Here we are for the last two myths from the article written by Dr Janet Roark, Doctor of Veterinary Medicine. Winter 2019 Living Magazine. Dr Roark was one of the 6 Veterinarians participating in a Veterinary Panel at the doTERRA conference in Salt Lake City last September, 2018. She states as follows.
“MYTH: Using Oils around pets can cause liver or kidney damage.
TRUTH: When using CPTG Certified Pure Therapeutic Grade Essential Oils, we have seen certain oils that can be used to actually support the kidneys or liver. Many of the negative accusations come from the fact that liver and/or kidney failure is common in pets, regardless of essential oil use. Many times people want a reason for why these things happen, and often oils get implicated falsely.
MYTH: [Insert oil name here] oil is harmful to cats.
TRUTH: I have heard it all. Citrus oils are toxic to cats. Pine oils are toxic to cats. Even Lavender oil is toxic to cats. You name it. The truth is, there is just no sound science or basis for these claims. Ultimately, you will hear many things from many people about cats and oils. Here’s my take: cats lack a liver enzyme that is important for metabolizing certain things, so it really isn’t a bad idea to use a bit more caution with these little ones. If you use the cautions already recommended, these oils are perfectly safe to use in your DIY cleaning or diffused in your home with cats. Use a little extra caution with Melaleuca, ( http://bit.ly/2CLs57J, ) Wintergreen, ( http://bit.ly/2CGrzI4 ) Spearmint, (http://bit.ly/2CIa0Hy) and Peppermint, (http://bit.ly/2CyReT5 ) as well as the hot oils such as Oregano (http://bit.ly/2CLpcUj )or Thyme ( http://bit.ly/2CKUOt4).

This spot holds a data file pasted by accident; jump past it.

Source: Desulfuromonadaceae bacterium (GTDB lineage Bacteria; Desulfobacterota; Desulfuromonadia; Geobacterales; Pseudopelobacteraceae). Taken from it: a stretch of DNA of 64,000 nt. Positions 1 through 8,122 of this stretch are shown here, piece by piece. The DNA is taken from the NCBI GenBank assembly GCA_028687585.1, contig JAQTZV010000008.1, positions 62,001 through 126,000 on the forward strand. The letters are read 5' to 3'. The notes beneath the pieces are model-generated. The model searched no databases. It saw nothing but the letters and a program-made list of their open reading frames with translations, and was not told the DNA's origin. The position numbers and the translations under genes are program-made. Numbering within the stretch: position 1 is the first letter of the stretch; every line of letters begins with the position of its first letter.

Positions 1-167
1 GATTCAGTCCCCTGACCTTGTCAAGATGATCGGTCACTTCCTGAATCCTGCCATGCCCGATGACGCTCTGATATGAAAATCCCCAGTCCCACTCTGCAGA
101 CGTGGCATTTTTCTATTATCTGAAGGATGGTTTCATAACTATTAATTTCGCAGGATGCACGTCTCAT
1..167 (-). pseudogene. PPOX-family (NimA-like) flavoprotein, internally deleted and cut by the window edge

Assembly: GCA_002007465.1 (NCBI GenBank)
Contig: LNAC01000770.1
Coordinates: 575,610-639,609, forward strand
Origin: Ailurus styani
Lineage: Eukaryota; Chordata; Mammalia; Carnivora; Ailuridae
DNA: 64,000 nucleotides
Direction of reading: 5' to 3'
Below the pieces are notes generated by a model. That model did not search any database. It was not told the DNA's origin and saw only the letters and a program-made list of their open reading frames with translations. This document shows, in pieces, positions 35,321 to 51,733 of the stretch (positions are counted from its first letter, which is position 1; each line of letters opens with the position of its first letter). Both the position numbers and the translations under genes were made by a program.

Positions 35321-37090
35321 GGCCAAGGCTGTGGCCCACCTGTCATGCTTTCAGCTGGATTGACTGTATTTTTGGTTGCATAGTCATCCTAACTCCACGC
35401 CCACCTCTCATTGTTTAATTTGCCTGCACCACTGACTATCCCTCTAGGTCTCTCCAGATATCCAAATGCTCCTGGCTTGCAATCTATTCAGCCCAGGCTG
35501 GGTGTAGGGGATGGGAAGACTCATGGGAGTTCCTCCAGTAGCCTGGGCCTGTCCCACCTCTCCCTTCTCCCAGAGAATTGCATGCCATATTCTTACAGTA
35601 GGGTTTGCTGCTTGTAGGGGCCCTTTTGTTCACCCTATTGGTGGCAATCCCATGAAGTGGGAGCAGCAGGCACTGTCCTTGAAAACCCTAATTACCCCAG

Essential oils have many benefits for your pets. They can help with calming emotions, soothing muscles, easing digestion, and overall wellness of your four-legged family members.
As with any new thing you need to introduce to your pet, begin slowly. Start with a small amount of a diffused or diluted essential oil and observe your pet’s behavior. Keep your diffusers in a safe place where your pet cannot knock it over.”
This concludes Dr Roark’s article. For a copy of a Living Magazine please contact me and I will get one in the mail for you!